We know that microplastics (particles smaller than 5 mm) are directly derived from macro plastics therefore it is crucial to collect those items before they reach the seas where it will be impossible to retrieve them as currently there is no technology to collect nonvisible microplastic (smaller than 1 mm).
What do you do with the catch? How are you handling the plastic collected?
Plastic caught by Bubble Barrier Amsterdam is collected by the Water Authority here in Amsterdam who in turn send it to a recycling centre.
Part of it is collected monthly for a research study led by the Plastic Soup Foundation together with Waternet to underpin the exact amount, type, brand and origin of the plastics.
Wherever we implement a Bubble Barrier we help to ensure our waste is processed in the most sustainable way through existing waste management systems.
We are also currently exploring with partners how to upcycle our collected plastics to turn it into items that improve people’s lives and contribute to a circular economy.
However as a tech start up we focus our effort on the efficacy and deployment of the Bubble Barrier technology and its catchment system. There are other great innovative start ups focusing on sorting, identification and recycling only.
How different are you from other solutions?
There are a lot of litter traps and booms available in the world. Our system is the only one able to cover the full width and depth of a small or medium waterway without hindering fish migration or ship traffic. Bubbles can also have a positive impact on ecosystem as they increase oxygenation level which is beneficial for aquatic life.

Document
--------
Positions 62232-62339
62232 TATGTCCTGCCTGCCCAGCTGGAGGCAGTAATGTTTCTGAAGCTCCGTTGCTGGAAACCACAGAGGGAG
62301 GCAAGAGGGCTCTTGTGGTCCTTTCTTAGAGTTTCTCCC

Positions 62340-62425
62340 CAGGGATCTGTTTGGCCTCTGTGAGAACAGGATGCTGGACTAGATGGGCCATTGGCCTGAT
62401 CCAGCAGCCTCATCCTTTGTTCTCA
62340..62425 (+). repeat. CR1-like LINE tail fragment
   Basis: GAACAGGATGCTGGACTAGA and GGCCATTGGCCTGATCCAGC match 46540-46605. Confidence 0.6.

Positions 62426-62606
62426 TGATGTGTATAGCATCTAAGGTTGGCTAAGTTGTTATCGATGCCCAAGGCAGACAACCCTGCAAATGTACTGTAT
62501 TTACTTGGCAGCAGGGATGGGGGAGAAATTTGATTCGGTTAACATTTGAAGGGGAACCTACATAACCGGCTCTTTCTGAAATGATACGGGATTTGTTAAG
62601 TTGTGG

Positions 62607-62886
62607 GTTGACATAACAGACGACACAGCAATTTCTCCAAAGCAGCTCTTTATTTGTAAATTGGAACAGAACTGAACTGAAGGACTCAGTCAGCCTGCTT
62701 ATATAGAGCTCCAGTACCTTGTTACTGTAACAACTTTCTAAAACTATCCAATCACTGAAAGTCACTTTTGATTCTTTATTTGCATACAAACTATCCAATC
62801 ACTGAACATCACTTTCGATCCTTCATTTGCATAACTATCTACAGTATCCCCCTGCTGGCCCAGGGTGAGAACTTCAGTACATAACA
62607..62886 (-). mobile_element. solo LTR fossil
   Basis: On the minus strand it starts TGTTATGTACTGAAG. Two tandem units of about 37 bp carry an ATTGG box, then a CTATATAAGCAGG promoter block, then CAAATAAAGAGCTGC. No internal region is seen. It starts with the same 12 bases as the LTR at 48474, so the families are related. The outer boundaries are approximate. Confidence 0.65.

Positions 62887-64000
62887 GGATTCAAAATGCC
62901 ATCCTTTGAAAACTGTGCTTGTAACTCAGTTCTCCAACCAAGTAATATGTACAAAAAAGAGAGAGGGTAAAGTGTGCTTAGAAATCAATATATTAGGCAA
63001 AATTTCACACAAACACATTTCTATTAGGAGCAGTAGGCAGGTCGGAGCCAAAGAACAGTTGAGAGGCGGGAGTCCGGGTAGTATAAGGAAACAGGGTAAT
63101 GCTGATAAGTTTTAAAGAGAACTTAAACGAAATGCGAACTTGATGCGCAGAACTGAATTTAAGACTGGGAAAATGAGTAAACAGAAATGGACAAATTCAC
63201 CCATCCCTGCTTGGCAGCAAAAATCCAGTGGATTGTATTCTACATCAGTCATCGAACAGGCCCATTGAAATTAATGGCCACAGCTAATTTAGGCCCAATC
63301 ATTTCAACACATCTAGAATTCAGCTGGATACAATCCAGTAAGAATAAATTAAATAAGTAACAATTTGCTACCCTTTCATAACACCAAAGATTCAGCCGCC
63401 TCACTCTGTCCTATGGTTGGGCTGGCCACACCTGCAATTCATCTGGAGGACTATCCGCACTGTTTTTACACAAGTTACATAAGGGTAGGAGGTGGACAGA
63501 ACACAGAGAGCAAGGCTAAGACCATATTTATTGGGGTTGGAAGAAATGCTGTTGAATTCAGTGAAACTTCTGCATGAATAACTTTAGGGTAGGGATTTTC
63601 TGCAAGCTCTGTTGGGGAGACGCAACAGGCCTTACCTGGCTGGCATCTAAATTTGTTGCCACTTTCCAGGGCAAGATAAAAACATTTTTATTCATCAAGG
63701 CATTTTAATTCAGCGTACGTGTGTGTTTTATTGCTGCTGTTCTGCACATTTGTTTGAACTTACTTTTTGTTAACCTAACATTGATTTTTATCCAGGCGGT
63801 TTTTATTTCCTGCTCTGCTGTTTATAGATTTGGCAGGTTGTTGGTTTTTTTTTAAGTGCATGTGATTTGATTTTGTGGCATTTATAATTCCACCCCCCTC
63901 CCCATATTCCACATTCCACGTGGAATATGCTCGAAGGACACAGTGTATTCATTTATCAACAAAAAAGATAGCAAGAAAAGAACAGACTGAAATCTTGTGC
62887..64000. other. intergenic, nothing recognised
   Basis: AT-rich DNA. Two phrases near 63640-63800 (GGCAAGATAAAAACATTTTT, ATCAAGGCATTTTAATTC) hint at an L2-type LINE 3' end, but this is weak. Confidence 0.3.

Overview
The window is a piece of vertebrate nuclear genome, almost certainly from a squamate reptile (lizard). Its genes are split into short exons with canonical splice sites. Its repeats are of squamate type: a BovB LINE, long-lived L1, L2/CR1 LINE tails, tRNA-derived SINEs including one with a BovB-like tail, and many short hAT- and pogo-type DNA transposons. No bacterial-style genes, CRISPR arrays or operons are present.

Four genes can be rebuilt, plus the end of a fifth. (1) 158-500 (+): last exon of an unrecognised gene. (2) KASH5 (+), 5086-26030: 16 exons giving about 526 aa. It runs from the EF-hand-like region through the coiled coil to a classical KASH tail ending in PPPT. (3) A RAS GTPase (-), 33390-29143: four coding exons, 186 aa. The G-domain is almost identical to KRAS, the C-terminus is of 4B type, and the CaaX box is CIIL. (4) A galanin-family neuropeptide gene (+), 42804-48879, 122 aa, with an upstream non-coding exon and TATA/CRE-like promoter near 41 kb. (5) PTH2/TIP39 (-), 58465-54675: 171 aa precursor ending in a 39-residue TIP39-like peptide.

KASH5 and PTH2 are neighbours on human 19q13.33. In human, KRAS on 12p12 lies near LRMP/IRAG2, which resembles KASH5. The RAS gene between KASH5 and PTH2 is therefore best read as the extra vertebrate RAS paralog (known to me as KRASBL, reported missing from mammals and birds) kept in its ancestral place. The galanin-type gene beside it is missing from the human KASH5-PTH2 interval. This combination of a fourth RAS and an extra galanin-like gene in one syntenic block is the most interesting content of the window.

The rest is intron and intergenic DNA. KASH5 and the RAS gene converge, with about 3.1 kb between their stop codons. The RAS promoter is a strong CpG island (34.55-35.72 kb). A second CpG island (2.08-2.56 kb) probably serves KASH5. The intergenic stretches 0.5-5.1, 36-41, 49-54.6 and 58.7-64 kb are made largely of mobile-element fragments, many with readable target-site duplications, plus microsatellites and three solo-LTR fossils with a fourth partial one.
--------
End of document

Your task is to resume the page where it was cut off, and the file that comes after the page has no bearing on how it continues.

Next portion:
How does the Bubble Barrier interact with fish?
Fish can pass through the bubble curtain and under the CS.
Our Bubble Barriers are designed to stop as much plastic as possible with the least amount of air possible. It is a single curtain, in contrast to some fish deflection screens of e.g. six curtains in a row. There are no additional stimuli, like light and sound. Therefore, the set-up differs quite strongly from the bubble curtains used for fish deflection and we can say with certainty that our Bubble Barrier doesn’t block fish.
Nevertheless, we find it important to keep researching fish behavior around our bubble curtains. Our latest research focused on smaller fish around the Bubble Barrier Amsterdam. This research showed smaller fish passing through the bubble barrier and underneath the catchment system.
Due to the complexity of fish behaviour, we will always continue our collaboration with ecologist.
For more information please read our white paper.
What is the cost of a Bubble Barrier?
All rivers are different, therefore so is the costs to clean them. Plastic Pollution has an enormous and growing cost to society and the environment. Infrastructures like a Bubble Barrier is an investment, with prices starting at 350K euros. However, with 90% catch rate on tested materials, the cost of one Bubble Barrier system fits well under municipalities’ budget to clean their cities and doesn’t compare with the costs of plastic pollution in our environment. It’s time to rethink the way we approach “cost”.
Please visit our general FAQ page for more information and questions.
How pioneering governments took action
Discover why governments decided to install a Bubble Barrier .
Water Management Board
Amstel, Gooi and Vecht
“We want to remove as much plastic as possible from the water to prevent pollution of the North Sea. Of course, we would prefer that no plastic is entering the environment at all – with the Bubble Barrier we are at least tackling pollution from the canals.”
– Sander Mager, Daily Board Member, Amstel, Gooi and Vecht Water Management Board
Municipality of Amsterdam
“Even though we take new measures to reduce plastic waste, a lot of it still ends up in our canals. I am therefore delighted to collaborate with Waternet to do something about the plastic waste in our canals with a Bubble Barrier. “
– Marieke van Doorninck, Councilor Sustainability, City of Amsterdam
Ready to take action? Get in touch to discover the possibilities.